Research ArticleCancer Immunology

Lipocalin 2 from macrophages stimulated by tumor cell–derived sphingosine 1-phosphate promotes lymphangiogenesis and tumor metastasis

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Science Signaling  28 Jun 2016:
Vol. 9, Issue 434, pp. ra64
DOI: 10.1126/scisignal.aaf3241

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Building the route to metastasis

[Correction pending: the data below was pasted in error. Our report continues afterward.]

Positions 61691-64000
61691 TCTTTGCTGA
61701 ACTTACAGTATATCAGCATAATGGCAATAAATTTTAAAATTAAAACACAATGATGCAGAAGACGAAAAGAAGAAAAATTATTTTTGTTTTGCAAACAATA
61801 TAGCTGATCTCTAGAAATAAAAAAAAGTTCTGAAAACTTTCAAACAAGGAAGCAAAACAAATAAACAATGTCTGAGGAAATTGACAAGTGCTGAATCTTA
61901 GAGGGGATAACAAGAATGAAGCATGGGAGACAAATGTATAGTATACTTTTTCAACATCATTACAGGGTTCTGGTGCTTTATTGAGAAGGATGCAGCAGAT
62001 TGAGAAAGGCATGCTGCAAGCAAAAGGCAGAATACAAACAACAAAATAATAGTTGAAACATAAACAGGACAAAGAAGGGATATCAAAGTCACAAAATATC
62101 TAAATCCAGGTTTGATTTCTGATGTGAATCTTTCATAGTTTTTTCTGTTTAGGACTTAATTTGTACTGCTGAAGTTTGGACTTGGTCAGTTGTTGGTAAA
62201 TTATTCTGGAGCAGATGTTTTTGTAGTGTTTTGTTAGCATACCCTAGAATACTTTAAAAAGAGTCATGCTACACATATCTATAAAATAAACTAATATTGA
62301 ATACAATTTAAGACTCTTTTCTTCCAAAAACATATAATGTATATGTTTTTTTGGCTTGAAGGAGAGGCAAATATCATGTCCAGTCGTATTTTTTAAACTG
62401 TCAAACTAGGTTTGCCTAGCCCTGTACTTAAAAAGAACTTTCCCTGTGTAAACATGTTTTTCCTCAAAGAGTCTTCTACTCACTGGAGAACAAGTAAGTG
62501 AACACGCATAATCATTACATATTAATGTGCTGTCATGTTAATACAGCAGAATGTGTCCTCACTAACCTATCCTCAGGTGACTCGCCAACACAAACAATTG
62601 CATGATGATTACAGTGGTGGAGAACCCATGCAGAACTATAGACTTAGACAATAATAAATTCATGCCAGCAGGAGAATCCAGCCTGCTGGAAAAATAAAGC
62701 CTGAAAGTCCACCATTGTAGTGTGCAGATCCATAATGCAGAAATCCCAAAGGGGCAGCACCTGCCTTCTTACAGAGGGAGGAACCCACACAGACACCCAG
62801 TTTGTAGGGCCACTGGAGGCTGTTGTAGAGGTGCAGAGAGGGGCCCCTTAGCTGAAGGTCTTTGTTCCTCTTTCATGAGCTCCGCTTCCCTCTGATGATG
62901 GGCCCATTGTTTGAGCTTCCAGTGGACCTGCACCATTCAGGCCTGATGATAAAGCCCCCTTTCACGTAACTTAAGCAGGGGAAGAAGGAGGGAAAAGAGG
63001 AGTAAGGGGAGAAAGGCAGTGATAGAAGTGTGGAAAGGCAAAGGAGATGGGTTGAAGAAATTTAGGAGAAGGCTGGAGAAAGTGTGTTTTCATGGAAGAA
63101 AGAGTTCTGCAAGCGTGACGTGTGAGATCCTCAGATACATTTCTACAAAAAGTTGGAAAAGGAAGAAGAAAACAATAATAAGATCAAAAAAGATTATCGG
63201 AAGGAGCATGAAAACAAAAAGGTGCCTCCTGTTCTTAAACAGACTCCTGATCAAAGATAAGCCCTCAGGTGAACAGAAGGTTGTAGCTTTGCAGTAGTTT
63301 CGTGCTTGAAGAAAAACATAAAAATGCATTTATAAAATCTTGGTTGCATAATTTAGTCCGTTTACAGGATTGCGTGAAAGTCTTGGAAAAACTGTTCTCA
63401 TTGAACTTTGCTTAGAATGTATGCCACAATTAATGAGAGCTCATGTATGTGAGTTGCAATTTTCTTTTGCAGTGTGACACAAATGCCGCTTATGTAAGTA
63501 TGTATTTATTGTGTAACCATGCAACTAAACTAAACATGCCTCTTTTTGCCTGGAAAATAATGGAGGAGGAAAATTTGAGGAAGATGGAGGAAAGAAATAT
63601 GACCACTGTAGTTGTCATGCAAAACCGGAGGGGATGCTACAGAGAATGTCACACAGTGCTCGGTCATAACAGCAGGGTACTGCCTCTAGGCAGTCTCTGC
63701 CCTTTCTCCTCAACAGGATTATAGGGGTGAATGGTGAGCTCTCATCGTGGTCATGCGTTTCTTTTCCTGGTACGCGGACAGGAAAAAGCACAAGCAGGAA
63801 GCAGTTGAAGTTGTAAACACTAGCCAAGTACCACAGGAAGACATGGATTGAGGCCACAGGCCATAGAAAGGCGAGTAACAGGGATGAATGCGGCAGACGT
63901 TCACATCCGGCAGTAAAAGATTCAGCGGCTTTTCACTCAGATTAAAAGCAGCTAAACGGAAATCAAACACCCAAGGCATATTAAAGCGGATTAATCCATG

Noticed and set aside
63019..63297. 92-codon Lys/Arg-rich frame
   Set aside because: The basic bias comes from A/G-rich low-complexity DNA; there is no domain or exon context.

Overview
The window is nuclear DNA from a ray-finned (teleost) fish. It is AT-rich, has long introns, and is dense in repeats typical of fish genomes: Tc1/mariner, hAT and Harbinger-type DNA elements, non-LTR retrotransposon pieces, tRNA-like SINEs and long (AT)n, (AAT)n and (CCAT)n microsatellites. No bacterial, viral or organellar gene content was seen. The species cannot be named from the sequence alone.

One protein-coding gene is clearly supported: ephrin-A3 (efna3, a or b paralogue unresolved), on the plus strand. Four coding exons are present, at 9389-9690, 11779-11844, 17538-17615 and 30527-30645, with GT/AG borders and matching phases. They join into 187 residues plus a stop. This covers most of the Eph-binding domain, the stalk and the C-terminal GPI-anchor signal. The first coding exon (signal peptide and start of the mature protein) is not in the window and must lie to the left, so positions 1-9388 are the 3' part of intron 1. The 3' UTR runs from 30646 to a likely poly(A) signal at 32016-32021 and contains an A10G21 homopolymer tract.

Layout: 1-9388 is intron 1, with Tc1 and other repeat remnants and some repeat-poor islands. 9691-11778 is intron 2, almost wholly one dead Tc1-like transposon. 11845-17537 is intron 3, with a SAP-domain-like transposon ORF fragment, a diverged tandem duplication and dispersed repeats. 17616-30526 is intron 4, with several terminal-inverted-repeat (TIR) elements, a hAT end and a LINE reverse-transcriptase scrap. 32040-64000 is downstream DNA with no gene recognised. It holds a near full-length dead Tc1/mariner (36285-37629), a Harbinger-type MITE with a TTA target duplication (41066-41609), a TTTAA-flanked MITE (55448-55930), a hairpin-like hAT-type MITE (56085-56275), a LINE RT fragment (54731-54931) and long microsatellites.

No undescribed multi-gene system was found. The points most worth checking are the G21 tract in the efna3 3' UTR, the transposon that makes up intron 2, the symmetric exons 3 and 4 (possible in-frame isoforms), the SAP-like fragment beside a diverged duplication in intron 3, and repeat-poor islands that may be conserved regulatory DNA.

Infection triggers the release of the phospholipid S1P, which stimulates macrophages to launch a proinflammatory response, including secretion of the protein lipocalin 2 (LCN2). Dying tumor cells also release S1P. Using human primary cells and mouse models, Jung et al. discovered that a multicellular signaling circuit involving the release of S1P from dying breast tumor cells to stimulate release of LCN2 from tumor-associated macrophages stimulated the release of the lymphangiogenic factor VEGFC from lymphatic endothelial cells, thus promoting the growth of lymphatic vessels in the tumor microenvironment. Inhibiting the pathway suppressed lymphangiogenesis and metastasis in mice. The findings reveal not only therapeutic targets but also a way that therapy-induced tumor cell death and viral or bacterial infection could prime the microenvironment for metastasis (see also the Focus by Rodvold and Zanetti).

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